idiom; a hated, artful masking of the Natural Voice. At the end of the essay,
Herder calls to his countrymen for a collection of German folk-songs. They are
badly needed, he feels, to remind the nation of their own collective voice, a
voice that has been suppressed. Herder holds up England's Bishop Percy as the
great example. He says that, "the sturdy Englishmen were not ashamed of
[their ballads], nor did they need to be." Whilst invoking the Elizabethan
"Hearts of Oak" quality in the phrase "sturdy Englishmen,"
Herder reminds his public that they have theirs--and we should have ours. It is
a national necessity. Eventually Herder fulfilled his own wish, and himself
edited a two volume collection of folk-songs, entitled Volkslieder, which
emerged in 1778-9. This collection was well-known among literary circles in
Europe; when Coleridge visited Hamburg in 1798, he made a point of buying
"a Luther's Bible, 3 marks & 4 pence -- and Herder's Popular Songs, 7
Marks."[5] Herder was writing about Ossian around eight years after the
first publication of Percy's Reliques of Ancient English Poetry, which came out
in 1765. Although Percy was later to be hailed by many Romantics as a precursor
to that movement, he underplays his contribution to any development in
aesthetics, calling his collection "the barbarous productions of unpolished
ages,"[6] and worrying that these poetic fragments are unworthy of
patronage. However under this veneer of care and worry is a sly advancement of
Herder's division between natural spontaneity and superfluous decoration. Percy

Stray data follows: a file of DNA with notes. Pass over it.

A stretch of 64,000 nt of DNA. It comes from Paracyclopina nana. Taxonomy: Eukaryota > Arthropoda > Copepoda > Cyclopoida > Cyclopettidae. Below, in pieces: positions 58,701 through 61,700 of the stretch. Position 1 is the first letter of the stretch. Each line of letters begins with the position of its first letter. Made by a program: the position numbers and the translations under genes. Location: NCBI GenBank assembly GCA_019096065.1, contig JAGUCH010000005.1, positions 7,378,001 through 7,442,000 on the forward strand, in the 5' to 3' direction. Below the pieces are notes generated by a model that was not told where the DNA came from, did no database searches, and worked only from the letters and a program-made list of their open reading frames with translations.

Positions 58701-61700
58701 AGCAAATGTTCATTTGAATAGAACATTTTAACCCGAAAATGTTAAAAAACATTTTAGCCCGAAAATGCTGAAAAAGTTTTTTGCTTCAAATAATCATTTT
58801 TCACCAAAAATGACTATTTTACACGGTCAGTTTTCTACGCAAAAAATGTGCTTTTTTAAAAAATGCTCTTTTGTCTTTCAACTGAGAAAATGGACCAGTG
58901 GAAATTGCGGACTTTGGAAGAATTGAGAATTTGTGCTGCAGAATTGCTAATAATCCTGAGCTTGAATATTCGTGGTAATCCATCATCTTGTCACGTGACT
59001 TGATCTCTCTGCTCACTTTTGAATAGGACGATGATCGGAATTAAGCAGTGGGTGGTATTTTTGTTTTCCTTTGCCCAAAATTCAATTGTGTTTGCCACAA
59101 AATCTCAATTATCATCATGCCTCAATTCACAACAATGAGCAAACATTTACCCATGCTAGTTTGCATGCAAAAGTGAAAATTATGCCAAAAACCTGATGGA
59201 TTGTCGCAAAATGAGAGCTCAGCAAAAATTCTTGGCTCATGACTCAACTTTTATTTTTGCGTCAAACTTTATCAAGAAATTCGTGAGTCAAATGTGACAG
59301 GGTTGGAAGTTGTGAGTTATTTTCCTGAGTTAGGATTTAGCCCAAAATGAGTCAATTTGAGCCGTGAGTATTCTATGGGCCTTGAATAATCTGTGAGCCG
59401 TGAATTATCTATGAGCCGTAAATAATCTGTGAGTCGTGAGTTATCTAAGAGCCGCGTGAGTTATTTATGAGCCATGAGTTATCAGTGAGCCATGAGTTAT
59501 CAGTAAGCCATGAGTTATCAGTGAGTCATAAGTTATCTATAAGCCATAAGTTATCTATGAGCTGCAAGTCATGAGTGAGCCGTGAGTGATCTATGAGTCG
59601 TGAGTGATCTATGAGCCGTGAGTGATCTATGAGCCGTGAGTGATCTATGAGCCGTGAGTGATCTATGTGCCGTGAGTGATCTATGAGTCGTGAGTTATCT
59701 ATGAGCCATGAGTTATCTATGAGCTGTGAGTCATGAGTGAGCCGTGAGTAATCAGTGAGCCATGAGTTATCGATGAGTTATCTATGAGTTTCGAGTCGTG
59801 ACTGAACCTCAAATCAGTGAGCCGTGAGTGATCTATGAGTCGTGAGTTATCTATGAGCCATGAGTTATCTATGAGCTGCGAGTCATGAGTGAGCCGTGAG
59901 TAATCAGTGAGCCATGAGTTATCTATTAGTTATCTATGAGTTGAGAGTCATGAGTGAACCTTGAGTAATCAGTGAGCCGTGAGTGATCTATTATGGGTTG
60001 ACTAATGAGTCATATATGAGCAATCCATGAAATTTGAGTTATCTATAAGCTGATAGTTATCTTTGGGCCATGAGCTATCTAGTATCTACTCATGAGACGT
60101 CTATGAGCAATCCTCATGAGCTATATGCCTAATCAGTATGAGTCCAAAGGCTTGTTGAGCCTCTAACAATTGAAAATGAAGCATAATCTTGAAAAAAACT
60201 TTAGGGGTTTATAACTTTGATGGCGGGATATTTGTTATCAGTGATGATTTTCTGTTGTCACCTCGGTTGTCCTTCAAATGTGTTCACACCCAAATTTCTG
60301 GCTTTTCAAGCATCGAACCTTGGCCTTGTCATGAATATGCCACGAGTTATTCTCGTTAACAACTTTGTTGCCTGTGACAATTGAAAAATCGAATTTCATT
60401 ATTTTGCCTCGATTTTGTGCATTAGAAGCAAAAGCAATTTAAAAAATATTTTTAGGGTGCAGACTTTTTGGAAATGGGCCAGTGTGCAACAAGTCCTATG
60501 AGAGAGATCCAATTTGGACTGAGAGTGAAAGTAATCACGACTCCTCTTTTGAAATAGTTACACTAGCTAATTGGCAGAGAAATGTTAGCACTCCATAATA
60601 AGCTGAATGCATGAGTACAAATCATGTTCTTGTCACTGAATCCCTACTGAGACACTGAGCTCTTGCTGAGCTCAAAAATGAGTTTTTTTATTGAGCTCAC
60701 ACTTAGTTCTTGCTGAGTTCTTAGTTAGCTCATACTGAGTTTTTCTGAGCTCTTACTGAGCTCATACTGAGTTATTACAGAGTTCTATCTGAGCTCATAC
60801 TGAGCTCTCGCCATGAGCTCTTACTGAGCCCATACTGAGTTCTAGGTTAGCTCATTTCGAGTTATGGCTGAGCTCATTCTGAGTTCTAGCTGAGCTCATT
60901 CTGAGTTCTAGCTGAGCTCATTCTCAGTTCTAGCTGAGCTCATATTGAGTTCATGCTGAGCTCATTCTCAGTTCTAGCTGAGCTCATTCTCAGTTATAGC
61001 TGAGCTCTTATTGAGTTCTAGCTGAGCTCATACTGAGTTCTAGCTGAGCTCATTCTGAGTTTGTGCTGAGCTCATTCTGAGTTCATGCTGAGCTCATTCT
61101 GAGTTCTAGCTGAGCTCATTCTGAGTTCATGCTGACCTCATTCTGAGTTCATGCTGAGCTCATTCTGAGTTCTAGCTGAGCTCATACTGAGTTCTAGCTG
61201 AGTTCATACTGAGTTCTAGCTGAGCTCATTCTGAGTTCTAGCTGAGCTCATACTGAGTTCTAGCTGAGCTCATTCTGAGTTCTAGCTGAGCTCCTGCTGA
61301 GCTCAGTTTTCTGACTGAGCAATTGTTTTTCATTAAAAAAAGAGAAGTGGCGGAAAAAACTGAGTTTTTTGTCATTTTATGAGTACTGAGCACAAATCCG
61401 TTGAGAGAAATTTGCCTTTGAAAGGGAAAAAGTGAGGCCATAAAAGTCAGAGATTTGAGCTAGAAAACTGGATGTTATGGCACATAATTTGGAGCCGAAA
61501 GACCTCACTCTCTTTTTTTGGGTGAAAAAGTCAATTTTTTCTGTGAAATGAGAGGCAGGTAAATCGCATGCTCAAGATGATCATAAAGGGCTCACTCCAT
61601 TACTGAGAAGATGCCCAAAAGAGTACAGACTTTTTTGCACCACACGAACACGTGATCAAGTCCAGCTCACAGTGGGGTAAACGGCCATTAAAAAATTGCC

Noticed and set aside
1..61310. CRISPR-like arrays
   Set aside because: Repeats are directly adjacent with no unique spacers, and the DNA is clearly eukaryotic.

immediately continues: But this impropriety, it is presumed, will disappear,
when it is declared that these poems are presented to your ladyship, not as
labours of art, but as effusions of nature, showing the first efforts of ancient
genius, and exhibiting the customs and opinions of remote ages. Percy, in his
famous phrase, "effusions of nature," anticipates the explosion of
Romantic voices. But in a similar vein to Herder, he points to the collective
importance of the ancient fragments. Voices are not singled out in these
minstrels' lays; partly because they are anonymous, but partly also, I think,
because Herder and Percy saw the fragments as in fact a kind of corpus, which in
some way represented the collective ancient whole of a nation. Thus Percy refers
to the works as the efforts of "genius," not "genii." For
the generations who grew up with Percy's Reliques, this collection of songs
would prove extremely influential. By the end of the century, publication of
songs had become even more popular and profitable. One of the most influential
of these, as well as one of the most comprehensive, was Sir Walter Scott's
Minstrelsy of the Scottish Border, of 1802. Here was the historical archive of
ancient Scotland; the second chapter of Ossian, perhaps. Scott emphasized the
link between poetry and national history, thus: The historian of an individual
nation is equally or more deeply interested in the researches into popular
poetry, since he must not disdain to gather from the tradition conveyed in
ancient ditties and ballads, the information necessary to confirm or correct
intelligence collected from more certain sources. [7] Hugh Trevor-Roper states
that, "Before he had ever written a novel, Scott had eclipsed the two
founding fathers of the romantic revival. He was at once the new Percy of his
country, the new Ossian of his time."[8] Trevor-Roper's thesis in this 1969
Coffin Lecture is that Scott changed the writing of history, by peopling it.
Enlightenment historians--Hume, Gibbon and Robertson, for example--"saw
history as a process, and a process, moreover, of improvement, of
"progress."[9] "But", as he goes on to say, if they thus
penetrated to the inner meaning of history, they did so, too often, by
overlooking the human content. The men of the past entered their story only
indirectly, as the agents or victims of 'progress': they seldom appeared
directly, in their own right, in their own social context, as the legitimate
owners of their own autonomous centuries. The romantic writers changed all that.
Appearing "directly," in one's "own right," becomes of
crucial importance when considering the emergence of an individual voice in
Coleridge's early ballads. Thus Britain at the end of the eighteenth century,